Tomato is believed to have originated in Peru, South America and was consumed by the local Aztec and Mayans.
During the Spanish invasion 16th century on South America, the Spaniards came across tomato and took it Europe along with them. It was not until the late 18th century that Europeans actually ate tomatoes. During 16th and 18th centuries in Europe, it was believed that tomatoes were poisonous and could also cause cancer. It was only after 1860s that people came out of the superstition and started eating tomatoes.
Most consider tomato to be a vegetable, but actually it is a fruit just like eggplant, zucchini and pumpkin. But, they are considered as vegetables because they are consumed in the main course rather than a dessert or as regular fruits.
The tomato not only thrills the taste buds, it also helps fight disease. Tomatoes are a treasure of riches when it comes to their health benefits. The tomato is an excellent source of vitamin C (one medium tomato provides 40% of the RDA), biotin (vitamin B7) and vitamin K, and a very good source of copper, potassium, manganese, fiber, vitamin A, B6, B9 (folate), B3 and E, and phosphorus.
A review of 72 different studies showed consistently that the more tomatoes and tomato products people eat, the lower their risks of many different kinds of cancer. The secret may lie in lycopene, the chemical that makes tomatoes red, said Dr. Edward Giovannucci, Harvard School of Public Health, Cambridge, Massachusetts. Among the studies he reviewed, 57 showed that the more tomatoes one ate, the lower the risk of cancer.
Processed tomatoes (e.g. canned tomatoes, tomato sauce, ketchup) contain even more lycopene because cooking breaks down cell walls, releasing and concentrating carotenoids. Eating tomatoes with a small amount of fat enables lycopene to be better absorbed.
In a notable Harvard study of 48,000 men, those who ate more than two servings of tomato sauce a week were up to 36% less likely to develop prostate cancer over a 12-year period than men who ate less than one serving a month. Data are also suggestive of a benefit for cancers of the lungs, stomach, pancreas, colon and rectum, esophagus, oral cavity, breast, and cervix.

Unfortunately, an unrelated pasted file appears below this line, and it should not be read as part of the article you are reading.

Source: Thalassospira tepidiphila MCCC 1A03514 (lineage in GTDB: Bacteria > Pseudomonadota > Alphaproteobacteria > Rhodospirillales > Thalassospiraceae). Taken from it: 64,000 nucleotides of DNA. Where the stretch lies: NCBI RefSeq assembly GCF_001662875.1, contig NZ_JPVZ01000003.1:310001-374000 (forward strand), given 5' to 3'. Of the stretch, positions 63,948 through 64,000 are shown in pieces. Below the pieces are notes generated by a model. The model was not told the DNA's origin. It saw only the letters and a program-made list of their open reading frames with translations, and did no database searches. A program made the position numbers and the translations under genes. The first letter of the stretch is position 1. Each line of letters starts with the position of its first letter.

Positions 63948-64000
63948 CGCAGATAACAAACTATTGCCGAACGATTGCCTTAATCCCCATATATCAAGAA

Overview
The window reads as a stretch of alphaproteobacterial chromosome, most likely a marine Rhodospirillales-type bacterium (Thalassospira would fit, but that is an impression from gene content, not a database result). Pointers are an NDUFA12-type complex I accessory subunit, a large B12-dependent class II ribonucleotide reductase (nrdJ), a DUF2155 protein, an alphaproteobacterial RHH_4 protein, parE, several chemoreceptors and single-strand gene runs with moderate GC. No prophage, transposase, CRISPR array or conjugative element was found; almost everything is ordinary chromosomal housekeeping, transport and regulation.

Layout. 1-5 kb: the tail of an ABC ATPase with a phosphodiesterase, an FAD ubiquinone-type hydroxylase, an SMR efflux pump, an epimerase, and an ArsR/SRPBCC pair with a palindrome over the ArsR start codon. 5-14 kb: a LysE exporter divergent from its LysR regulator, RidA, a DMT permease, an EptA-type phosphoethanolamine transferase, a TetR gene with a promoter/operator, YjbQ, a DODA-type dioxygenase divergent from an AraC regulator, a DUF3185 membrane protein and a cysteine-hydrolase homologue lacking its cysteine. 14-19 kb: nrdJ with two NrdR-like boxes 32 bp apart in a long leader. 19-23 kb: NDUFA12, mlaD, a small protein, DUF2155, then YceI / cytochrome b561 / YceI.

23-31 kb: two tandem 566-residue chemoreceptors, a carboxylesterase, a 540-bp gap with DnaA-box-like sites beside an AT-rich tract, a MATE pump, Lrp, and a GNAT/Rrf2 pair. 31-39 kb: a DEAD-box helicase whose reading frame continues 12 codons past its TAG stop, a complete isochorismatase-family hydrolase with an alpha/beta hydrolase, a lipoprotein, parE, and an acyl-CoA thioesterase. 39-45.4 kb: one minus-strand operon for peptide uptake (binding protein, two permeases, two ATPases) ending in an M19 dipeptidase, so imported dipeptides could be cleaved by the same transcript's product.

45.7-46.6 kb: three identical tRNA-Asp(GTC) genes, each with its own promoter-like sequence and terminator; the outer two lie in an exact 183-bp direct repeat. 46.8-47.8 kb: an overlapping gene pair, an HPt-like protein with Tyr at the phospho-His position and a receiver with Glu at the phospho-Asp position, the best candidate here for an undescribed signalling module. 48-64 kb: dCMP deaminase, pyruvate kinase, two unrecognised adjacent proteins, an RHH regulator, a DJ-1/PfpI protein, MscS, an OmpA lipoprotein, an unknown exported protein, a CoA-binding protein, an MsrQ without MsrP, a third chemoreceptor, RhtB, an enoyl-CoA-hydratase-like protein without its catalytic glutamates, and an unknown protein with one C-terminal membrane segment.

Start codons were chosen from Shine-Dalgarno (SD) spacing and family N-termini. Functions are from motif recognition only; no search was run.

In another study, 10 healthy women ate a diet containing two ounces of tomato puree each day for three weeks, either preceded by or followed by a tomato-free diet for three weeks. The researchers measured blood levels of lycopene and evaluated oxidative damage to cells before and after each phase. They found that cell damage dropped by 33% to 42% after consuming the tomato diet.
Protects the heart and supports bone health
Diets rich in lycopene may also be heart-protective. In a study of more than 28,000 women, those with the highest blood lycopene levels were about half as likely to develop heart disease over five years as women with the lowest levels.
Researchers have recently found an important connection between lycopene, its antioxidant properties, and bone health. A study was designed in which tomato and other dietary sources of lycopene were removed from the diets of postmenopausal women for a period of 4 weeks, to see what effect lycopene restriction would have on bone health. At the end of 4 weeks, women in the study started to show increased signs of oxidative stress in their bones and unwanted changes in their bone tissue. The study investigators concluded that removal of lycopene-containing foods (including tomatoes) from the diet was likely to put women at increased risk of osteoporosis. They also argued for the importance of tomatoes and other lycopene-containing foods in the diet. We don’t always think about antioxidant protection as being important for bone health, but it is, and tomato lycopene (and other tomato antioxidants) may have a special role to play in this area.